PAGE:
By: LTC Chad Foster
I learned a lot over two years in command of a Cavalry Squadron. I also re-learned many things that I had discovered during earlier assignments, but these lessons gained a new and broader context when experienced from a Commander’s perspective. The list that follows is not definitive. However, I hope that this “top 10,” as imperfect and incomplete as it is, might be helpful to some of those lucky enough to be taking command at any level in the future.
1. To truly command, you must have the courage to give up some control.
You MUST allow your subordinate leaders to do their jobs – That sounds obvious, right? But there can be a strong temptation to control everything. After all, YOU are the Commander, the most experienced and (to that point, at least) the most professionally successful officer in the battalion. Those who are focused on their own advancement, tend to obsess about “looking bad” in front of the boss. Everything MUST be perfect, so they feel like they must control it.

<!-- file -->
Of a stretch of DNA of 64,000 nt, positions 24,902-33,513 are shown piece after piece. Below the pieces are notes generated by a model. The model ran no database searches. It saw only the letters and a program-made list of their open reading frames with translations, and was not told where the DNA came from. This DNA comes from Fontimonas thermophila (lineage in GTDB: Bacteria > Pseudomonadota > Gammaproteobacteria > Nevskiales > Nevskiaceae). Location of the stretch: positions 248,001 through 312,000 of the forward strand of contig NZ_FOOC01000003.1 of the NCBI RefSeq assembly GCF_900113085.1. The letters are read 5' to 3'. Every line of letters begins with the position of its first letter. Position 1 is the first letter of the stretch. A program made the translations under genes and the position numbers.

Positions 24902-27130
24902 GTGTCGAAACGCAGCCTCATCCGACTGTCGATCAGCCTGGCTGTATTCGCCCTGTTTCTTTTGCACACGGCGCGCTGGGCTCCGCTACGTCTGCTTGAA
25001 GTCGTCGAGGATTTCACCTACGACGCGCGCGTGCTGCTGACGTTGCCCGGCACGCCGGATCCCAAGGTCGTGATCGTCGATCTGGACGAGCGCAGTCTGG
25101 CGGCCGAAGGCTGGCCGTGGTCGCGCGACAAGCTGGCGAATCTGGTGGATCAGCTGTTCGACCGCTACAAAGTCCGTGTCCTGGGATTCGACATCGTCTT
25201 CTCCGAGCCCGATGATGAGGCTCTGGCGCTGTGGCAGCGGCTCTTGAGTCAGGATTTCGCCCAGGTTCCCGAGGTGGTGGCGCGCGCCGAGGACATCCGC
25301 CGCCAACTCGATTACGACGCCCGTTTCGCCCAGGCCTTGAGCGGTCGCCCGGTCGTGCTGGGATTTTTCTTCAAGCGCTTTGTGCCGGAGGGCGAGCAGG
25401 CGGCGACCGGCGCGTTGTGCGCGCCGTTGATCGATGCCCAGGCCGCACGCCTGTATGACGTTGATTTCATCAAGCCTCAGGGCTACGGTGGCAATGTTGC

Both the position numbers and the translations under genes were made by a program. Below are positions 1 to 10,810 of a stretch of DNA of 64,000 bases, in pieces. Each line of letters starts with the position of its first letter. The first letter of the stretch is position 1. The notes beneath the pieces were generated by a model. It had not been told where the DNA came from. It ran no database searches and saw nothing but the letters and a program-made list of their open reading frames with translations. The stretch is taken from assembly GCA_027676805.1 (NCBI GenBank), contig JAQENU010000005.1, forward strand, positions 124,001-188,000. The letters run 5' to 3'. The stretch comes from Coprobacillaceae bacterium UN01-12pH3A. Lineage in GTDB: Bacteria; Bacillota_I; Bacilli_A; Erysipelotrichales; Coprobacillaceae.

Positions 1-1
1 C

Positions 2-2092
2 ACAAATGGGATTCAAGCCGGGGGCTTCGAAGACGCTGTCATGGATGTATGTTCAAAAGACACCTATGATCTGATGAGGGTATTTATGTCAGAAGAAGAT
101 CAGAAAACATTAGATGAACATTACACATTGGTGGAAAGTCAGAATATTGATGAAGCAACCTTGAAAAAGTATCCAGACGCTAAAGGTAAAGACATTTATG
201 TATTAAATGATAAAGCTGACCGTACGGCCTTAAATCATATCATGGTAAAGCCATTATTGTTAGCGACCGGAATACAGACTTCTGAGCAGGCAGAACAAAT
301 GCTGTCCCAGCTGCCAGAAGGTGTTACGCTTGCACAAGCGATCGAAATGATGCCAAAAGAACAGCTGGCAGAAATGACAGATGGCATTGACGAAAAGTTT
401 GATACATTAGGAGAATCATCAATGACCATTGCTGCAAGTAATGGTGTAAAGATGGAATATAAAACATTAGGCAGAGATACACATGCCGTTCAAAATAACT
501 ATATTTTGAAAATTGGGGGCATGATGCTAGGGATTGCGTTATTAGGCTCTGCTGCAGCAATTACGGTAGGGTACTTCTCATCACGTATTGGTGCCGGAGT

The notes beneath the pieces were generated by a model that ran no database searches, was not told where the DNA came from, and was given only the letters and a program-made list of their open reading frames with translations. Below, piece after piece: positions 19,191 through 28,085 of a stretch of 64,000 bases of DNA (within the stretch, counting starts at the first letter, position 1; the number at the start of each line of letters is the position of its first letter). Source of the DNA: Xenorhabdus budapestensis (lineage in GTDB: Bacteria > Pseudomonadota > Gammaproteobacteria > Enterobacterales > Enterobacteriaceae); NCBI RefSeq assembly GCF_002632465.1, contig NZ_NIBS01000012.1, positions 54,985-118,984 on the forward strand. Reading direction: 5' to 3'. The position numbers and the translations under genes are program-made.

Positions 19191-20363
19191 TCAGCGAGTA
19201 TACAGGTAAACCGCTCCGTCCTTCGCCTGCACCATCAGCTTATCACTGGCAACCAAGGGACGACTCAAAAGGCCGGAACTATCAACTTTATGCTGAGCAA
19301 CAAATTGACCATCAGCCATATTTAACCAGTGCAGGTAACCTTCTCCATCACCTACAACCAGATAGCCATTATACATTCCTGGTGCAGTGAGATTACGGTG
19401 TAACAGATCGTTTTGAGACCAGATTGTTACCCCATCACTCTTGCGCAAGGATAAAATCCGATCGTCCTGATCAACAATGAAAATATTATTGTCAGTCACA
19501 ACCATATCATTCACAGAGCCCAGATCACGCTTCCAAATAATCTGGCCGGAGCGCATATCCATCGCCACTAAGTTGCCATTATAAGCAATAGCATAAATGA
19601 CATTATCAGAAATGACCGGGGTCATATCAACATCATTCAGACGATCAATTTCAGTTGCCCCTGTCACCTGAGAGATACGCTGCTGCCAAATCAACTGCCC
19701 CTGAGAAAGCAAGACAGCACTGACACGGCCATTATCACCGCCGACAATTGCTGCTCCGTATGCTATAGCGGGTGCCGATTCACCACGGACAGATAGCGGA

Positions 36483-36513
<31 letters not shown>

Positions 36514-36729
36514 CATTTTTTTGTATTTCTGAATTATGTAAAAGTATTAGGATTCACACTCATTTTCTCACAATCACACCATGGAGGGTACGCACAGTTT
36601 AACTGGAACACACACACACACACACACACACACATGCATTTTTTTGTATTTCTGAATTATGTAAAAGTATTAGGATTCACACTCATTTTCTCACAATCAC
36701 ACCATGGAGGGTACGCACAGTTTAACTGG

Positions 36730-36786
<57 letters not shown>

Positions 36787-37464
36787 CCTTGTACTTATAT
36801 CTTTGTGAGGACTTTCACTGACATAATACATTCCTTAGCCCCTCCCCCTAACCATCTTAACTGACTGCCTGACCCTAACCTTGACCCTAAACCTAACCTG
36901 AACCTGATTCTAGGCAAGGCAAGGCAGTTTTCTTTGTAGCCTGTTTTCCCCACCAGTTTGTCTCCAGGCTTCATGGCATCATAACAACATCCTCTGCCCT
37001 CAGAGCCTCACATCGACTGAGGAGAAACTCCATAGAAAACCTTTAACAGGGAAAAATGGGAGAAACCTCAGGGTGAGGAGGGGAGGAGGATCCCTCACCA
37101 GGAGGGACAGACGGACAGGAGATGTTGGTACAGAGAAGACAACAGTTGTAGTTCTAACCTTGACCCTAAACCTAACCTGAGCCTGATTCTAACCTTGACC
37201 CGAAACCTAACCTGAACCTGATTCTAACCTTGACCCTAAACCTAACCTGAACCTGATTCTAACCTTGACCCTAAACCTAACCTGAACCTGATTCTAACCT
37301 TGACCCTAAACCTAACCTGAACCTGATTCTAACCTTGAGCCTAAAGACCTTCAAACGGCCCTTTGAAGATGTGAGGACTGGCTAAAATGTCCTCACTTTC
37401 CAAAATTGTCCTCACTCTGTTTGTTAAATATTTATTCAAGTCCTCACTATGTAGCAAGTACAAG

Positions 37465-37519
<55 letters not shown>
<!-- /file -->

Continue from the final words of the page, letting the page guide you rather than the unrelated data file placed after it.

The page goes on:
No matter how strong this urge might become, fight it. Fight it with all you’ve got. Your subordinate leaders and soldiers will never develop effectively and your unit will never fully harness the power and talent of its members unless you give up some control. If you are controlling, it likely that you aren’t commanding anything. While there are times when you have to closely monitor and control actions, these are the exceptions, not the norm. Give intent rather than directives whenever possible and trust your subordinates with the freedom to maneuver while pursuing that intent. Any short term setbacks that might occur are well worth the long term developmental benefits to the unit and to those young soldiers, NCOs, and officers.